Connecting With Our Children in Meaningful Ways

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by Lori Dunham |

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When our daughter Grace began exhibiting troubling signs of muscle weakness at age 14, symptoms that eventually led to a diagnosis of Lambert-Eaton myasthenic syndrome, our family quickly went into emergency mode.

Our days and nights were consumed with care for her changing needs, medical appointments, treatment plans, and medication. We were traveling hours to specialists and had many overnight stays, leaving the rest of the family back home.

This was necessary to get Grace the care she needed, but it caused a vacuum of care in our home that I normally would have filled. Our children definitely felt the void, especially our youngest daughter.

As a stay-at-home and home-schooling mom, my kids had been very used to me being around all the time. Suddenly, I was spending days away from home with Grace, while my youngest did her best to keep up with schoolwork and activities.

We knew our 12-year-old, Bethany Joy, was desperate to put into words her feelings and struggles. She was distraught watching her sister’s health deteriorate, but she also felt guilty for expecting more than we could give at that time. I believe she felt overlooked, forgotten, and taken for granted.

Of course, our youngest was never far from my mind, and I began to intentionally seek ways to connect with her.

The following parenting principles and tools helped our youngest feel heard, loved, invested in, and affirmed. Of course, this is not an all-inclusive list, but I would count some of these principles to be the best parenting advice I have ever received:

Set aside specific time

One of Bethany Joy’s love languages is quality time. I knew that in order to connect with her, I had to create an opportunity in which she would feel free to share her heart with me. We began to set aside Saturday mornings as time for just the two of us to get out and spend time together. Some days we just sit at an outdoor coffee shop or go for a walk on the beach, but she always has my undivided attention.

Listen without distraction

In this age of distraction, I think active listening is harder than any of us care to admit. This means putting down our phones, shutting off the television, and focusing all of our attention on our child. In order to ask poignant questions, we first need to listen to what they are saying.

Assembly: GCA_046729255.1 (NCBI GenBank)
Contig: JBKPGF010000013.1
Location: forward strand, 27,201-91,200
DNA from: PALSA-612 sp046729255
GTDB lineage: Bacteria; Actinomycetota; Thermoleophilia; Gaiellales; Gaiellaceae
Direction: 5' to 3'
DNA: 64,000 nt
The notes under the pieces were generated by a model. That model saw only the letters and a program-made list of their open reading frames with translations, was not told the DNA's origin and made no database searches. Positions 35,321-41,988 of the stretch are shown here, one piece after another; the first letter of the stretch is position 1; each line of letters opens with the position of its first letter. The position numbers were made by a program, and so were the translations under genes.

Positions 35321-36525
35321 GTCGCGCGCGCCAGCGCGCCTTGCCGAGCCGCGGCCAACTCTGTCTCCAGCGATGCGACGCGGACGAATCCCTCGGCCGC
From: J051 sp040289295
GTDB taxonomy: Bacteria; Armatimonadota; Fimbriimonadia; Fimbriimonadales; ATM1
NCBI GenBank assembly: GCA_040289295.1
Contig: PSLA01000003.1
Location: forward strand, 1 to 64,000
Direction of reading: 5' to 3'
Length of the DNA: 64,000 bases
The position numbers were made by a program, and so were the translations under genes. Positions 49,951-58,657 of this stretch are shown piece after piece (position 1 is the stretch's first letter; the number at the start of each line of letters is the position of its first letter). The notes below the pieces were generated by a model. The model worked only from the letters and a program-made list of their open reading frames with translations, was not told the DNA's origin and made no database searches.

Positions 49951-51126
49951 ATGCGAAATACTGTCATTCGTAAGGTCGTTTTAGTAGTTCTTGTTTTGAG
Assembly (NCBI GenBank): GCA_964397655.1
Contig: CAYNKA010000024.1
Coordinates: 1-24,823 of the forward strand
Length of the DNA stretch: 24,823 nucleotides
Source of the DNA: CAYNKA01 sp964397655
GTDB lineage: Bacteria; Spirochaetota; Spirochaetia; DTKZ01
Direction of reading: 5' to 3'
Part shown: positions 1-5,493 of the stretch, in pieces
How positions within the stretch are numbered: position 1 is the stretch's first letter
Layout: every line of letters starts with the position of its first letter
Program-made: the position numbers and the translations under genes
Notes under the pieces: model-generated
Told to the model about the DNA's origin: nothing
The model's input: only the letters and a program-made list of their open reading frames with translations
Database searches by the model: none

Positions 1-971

Affirm admirable qualities

All of us want to hear affirming words about our talents, character, and strengths. Our children are smart, and they know when we are speaking the truth about their character.

I have one child who speaks up for those with no voice. I make a point to acknowledge and affirm that in his life.

I have another child who is a “noticer” of need. She sees when people are in need of help long before others do. I intentionally affirm this character trait as admirable.

My youngest is fiercely loyal and deeply committed to friendship. I speak good into her life by recognizing and speaking out loud her gifts and talents.

Intentionally speaking words of truth about who they are and the admirable traits they possess are powerful words in the lives of our children.

Don’t let go

When your children reach out for affection, don’t be the first one to let go. That may seem unnecessary if you have little children, because they always want cuddles and affection. But if you have teenagers like me, and a rare moment comes when your child would like a hug, don’t be the first to let go. Hug, and hug some more. You will be surprised at how long they hold on.

Let their interests be your interests

I will be the first to admit I don’t love video games, I don’t understand anime, and I’m not all that interested in young adult fiction. But my children are. So, I go out of my way to listen to their music, read the books they are reading, and attempt to comprehend manga, graphic design, and the latest teen fashions. I may not come to love these things as they do, but my efforts show that I love them.

Those of us parenting a child with a rare disease most likely have a bit more on our plate than others. That doesn’t mean we have to sacrifice our relationship with any of our children. With a little intentionality and effort, we can connect with each of our children in meaningful ways. Let’s strive to reach the hearts of our children despite our circumstances.


Note: Lambert-Eaton News is strictly a news and information website about the disease. It does not provide medical advice, diagnosis, or treatment. This content is not intended to be a substitute for professional medical advice, diagnosis, or treatment. Always seek the advice of your physician or other qualified health provider with any questions you may have regarding a medical condition. Never disregard professional medical advice or delay in seeking it because of something you have read on this website. The opinions expressed in this column are not those of Lambert-Eaton News or its parent company, BioNews, and are intended to spark discussion about issues pertaining to Lambert-Eaton myasthenia.


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